Homily Twenty Eighth Sunday in Ordinary Time-Deacon Blaine Barclay

What great readings for Thanksgiving weekend. Especially n this time of toned down or cancelled feasts, they speak of hope and anticipation. I love the image of the feast, the great banquet of welcome overflowing with rich food and well-aged wines. Such abundance, such surplus, not just for an in crowd, but laid out for all peoples.


Not just a feast that fills us and then leaves us empty and the same, once the abundance has been depleted. But a feast beyond our wildest imagination, destroying, “the shroud that is cast over all people”, that “will swallow up death forever”. And my favourite line here, ‘‘then the Lord God will wipe away the tears from all faces”.


Imagine such a world, no longer living in ‘the shadow of death’, as our Psalm says. A world where God will, “wipe away the tears from all faces”. There is a phrase that the Rabbis use to speak of this promise; ‘‘ Tikkum Olam, to mend the world”. Prophetic words like our first reading from Isaiah are not just empty promises looking forward to some kind of magical future where all our hopes and dreams will be fulfilled. But a vision that is meant to animate and empower our concrete practices in the here and now, practising radical hospitality, wiping away tears, living a hope that robs death of its victory. Yes, we are still found waiting and wanting, but with the gladness and joy of salvation thrilling our hearts.


All of this is of course background to the parable that Jesus holds out for us today. Except that he ups the ante a bit. Not just a generic feast, no matter how filled with promises, but a wedding banquet for the son of a king. The invitations go out, but the first wave of guests flatly refuse; “they would not come”, it says. A second set of invitations go out, again the guests refuse, with excuses ranging from being too busy to outright hostility.  The opposition to the feast is violent.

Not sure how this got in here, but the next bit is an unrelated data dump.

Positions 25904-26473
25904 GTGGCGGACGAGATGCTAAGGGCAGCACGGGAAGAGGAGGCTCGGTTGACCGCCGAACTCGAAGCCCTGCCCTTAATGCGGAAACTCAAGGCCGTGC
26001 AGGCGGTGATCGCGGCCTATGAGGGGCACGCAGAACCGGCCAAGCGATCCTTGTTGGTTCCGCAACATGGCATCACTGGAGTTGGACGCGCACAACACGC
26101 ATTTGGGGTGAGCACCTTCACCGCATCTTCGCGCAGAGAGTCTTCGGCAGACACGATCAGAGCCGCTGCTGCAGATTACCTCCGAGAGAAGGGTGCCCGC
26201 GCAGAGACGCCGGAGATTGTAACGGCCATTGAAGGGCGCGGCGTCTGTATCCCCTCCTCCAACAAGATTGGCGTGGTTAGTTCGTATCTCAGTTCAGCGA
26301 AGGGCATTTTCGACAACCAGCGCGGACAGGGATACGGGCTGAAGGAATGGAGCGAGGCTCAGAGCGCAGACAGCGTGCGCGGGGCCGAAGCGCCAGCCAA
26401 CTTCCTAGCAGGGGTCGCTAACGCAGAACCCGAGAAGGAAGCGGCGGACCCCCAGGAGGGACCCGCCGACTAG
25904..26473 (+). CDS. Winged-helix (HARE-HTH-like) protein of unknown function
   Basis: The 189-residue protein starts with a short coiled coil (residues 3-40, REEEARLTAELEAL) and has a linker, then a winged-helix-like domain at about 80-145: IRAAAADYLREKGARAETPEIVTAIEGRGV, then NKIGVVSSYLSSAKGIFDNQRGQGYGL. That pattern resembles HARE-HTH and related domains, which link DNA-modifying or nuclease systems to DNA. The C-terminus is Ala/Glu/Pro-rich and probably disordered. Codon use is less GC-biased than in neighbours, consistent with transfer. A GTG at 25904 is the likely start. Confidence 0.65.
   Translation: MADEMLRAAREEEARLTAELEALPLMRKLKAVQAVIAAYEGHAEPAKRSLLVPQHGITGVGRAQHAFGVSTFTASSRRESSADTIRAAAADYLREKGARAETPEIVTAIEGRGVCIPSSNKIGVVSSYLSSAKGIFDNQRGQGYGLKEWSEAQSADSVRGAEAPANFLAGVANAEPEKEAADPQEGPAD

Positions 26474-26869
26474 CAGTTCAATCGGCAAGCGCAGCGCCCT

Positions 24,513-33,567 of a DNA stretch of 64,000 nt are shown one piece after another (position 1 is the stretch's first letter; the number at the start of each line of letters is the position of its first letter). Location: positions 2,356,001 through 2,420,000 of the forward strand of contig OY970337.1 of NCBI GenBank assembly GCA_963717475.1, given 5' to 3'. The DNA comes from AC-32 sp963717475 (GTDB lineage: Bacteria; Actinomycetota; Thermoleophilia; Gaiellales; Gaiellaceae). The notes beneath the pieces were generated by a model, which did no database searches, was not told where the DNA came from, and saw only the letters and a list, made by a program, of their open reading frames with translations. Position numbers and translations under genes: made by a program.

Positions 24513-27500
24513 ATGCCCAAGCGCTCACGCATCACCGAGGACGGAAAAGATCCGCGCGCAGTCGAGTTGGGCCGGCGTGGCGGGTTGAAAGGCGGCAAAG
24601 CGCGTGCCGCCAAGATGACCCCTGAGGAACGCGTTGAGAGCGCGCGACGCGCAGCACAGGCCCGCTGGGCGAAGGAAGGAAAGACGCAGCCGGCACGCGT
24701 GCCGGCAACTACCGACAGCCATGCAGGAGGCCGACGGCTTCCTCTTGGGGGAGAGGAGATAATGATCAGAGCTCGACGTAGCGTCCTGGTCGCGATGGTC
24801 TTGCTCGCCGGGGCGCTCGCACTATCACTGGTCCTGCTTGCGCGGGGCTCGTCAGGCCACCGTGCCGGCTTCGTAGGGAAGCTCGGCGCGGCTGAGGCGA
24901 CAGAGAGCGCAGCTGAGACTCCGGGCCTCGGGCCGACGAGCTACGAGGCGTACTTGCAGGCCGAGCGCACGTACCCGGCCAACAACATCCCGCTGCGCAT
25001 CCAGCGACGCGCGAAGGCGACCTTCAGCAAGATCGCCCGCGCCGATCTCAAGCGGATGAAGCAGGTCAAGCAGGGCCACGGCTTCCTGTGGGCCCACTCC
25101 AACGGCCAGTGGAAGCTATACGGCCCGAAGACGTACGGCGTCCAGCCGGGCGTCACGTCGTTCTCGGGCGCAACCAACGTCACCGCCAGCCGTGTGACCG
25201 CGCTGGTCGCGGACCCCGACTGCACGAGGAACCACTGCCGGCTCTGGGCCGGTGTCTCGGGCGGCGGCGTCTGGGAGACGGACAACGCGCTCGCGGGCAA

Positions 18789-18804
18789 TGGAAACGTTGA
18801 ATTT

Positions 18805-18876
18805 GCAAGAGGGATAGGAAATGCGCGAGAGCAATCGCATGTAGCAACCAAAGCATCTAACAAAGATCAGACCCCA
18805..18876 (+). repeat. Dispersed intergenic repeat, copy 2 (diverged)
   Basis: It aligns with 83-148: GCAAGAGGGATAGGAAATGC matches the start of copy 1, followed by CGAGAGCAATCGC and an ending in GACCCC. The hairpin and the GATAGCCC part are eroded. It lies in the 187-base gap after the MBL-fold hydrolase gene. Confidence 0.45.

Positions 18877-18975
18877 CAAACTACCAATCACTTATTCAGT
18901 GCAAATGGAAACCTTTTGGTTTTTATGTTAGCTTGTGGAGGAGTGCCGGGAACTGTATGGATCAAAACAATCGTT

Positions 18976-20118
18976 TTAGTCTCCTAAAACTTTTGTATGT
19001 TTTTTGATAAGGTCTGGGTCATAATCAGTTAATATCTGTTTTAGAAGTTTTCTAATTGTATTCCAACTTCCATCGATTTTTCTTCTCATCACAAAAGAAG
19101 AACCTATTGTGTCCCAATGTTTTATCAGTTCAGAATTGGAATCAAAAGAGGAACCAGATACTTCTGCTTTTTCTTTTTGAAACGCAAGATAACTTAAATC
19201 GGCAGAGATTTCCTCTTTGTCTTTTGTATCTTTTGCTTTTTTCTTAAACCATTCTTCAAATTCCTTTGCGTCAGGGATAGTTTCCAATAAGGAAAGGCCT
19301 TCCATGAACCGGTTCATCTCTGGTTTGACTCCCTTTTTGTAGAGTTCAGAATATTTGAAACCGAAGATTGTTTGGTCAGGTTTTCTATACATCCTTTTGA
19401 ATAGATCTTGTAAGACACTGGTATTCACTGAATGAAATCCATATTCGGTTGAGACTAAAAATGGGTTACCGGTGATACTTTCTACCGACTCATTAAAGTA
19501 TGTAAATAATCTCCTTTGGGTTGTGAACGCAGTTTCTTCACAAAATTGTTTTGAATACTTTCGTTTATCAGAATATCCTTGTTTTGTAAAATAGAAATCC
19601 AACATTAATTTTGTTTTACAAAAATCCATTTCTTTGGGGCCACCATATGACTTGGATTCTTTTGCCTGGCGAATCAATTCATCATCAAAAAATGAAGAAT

The third set of invitations represents the good news of the gospel message. “Go therefore into the main streets, and invite everyone you find…Both good and bad; so the wedding hall was filled with guests”.


Suddenly the parable takes an unusual turn, it moves very quickly from God’s immense invitational generosity, to one guest being kicked out because they don’t have on a wedding garment. Quite the dress code. What is the significance of the wedding garment? For, “many are called, invited, but few are chosen”. We are all called to repentance, but we need to personally respond to the invitation, put on the wedding garment, the clean new clothes that God has provided. Suddenly the parable becomes a teaching about baptism. None of us are worthy to be at this banquet. Baptism is both the gift of being invited and the sign of our radical inclusion in this great feast. Let’s make sure that we show up putting on Christ, and wearing the clean wedding garment of our Baptism.